Sunlight Neutralizes COVID-19 8 Times Faster Than Early Testing Suggested

Scientists and researchers are tirelessly working to find ways of killing the virus. Many research and experiments have been conducted in this regard, and many are undergoing their initial stages for now.

Among findings on how to kill the virus, sunlight was found to neutralize the virus’s RNA component. However, only the UV-B rays were found to be effective like that earlier.

Now combined university research from UC Santa Barbara, Oregan State University of Manchester, and ETH Zurich have found the sunlight eight times more effective in neutralizing SARS-Cov-2 than found in the previous research.

As per the new experiment, solar radiation and its rays i-e UV-A and UV-B, effectively eliminate the virus, which sounds more like a promising fit to filter the air around us. Earlier, in theory, the mild UV-A rays were not accounted for the cause, but the latest combined university research states a bit in contrast that UV-A rays are more effective and could lead us towards a new approach to stop the spread of the wide-spread virus.

The research team suggested that the inactivation of RNA of the virus by UV-B isn’t all the story. The UV-A, a less energetic sunlight component, aids more in this regard.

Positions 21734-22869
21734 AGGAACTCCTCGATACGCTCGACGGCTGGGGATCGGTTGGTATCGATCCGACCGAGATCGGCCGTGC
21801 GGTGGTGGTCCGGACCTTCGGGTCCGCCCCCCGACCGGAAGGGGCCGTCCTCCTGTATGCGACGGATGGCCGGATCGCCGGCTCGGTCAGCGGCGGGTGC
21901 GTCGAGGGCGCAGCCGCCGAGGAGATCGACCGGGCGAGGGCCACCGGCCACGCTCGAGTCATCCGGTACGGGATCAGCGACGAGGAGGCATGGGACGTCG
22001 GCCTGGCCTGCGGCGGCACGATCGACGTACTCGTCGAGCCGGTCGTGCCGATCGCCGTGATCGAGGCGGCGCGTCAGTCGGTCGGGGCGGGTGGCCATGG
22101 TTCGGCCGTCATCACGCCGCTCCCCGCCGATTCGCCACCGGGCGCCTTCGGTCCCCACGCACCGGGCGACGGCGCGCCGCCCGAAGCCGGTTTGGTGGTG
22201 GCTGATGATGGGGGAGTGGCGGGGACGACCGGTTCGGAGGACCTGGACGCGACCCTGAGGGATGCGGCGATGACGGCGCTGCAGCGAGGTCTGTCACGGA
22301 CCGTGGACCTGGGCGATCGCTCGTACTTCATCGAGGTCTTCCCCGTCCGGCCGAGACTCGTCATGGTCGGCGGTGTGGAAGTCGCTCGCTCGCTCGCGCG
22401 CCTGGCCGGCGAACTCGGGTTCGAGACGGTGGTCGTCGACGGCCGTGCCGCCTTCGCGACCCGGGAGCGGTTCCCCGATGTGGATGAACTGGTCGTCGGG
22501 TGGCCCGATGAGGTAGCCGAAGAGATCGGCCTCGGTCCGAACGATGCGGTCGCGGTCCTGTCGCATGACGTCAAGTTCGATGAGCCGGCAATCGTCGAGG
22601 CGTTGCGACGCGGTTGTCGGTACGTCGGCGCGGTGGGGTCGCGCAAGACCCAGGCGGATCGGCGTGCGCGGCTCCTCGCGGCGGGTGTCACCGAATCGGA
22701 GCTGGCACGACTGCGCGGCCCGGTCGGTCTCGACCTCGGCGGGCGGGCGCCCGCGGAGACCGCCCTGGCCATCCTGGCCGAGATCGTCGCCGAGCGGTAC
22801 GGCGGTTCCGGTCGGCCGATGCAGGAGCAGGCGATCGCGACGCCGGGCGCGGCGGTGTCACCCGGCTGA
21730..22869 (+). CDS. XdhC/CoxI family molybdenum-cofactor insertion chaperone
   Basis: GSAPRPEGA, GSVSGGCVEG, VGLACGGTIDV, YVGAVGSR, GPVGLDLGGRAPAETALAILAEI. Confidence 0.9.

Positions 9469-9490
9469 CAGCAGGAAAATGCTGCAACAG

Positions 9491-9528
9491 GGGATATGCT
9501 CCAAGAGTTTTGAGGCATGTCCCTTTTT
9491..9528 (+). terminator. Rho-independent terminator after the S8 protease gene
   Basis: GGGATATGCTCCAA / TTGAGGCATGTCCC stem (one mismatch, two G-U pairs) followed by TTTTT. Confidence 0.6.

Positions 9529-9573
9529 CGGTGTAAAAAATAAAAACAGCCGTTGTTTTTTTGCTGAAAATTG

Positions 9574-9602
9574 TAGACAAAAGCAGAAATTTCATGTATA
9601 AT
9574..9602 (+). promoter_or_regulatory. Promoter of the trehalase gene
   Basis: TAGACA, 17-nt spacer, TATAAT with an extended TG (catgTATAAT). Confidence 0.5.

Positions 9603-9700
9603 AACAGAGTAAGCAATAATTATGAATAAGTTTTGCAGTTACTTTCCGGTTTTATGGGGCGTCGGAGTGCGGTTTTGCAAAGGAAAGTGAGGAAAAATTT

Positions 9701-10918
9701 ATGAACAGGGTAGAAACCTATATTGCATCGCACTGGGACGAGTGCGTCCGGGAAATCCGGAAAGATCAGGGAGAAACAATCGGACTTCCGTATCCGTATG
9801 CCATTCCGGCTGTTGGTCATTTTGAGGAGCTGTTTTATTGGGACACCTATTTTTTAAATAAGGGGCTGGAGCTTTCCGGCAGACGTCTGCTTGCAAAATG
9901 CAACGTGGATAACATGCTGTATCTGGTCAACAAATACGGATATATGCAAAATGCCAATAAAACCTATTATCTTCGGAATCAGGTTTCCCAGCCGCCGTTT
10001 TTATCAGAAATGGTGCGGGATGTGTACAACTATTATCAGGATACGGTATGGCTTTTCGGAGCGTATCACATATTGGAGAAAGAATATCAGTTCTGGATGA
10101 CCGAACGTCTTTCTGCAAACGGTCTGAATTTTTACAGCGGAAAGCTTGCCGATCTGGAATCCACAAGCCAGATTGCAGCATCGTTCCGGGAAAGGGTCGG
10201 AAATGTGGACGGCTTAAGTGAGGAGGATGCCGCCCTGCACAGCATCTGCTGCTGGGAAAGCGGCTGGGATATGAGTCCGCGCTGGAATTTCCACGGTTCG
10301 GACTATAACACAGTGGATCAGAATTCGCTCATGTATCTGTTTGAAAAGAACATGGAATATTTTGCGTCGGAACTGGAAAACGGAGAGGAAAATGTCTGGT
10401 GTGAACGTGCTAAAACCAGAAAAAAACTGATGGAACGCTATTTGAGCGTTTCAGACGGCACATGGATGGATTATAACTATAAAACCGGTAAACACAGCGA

“People think of UV-A as not having much of an effect, but it might be interacting with some of the molecules in the medium,” Luzzatto-Fezig explained. Those molecules, in turn, could be interacting with the virus, speeding up inactivation. 

“So, scientists don’t yet know what’s going on,” Luzzatto-Fegiz said; “Our analysis points to the need for additional experiments to separately test the effects of specific light wavelengths and medium composition.”

The sun’s UV-A radiation is the mild one, and if proven effective in neutralizing the RNA component of the virus, it could lead us to find a fruitful way of getting rid of it. Why? Because many LED bulbs and indoor lights produce stronger UV-A radiation than the sun, it could be used to effectively filter the air in indoor spaces, limiting the spread of the virus.

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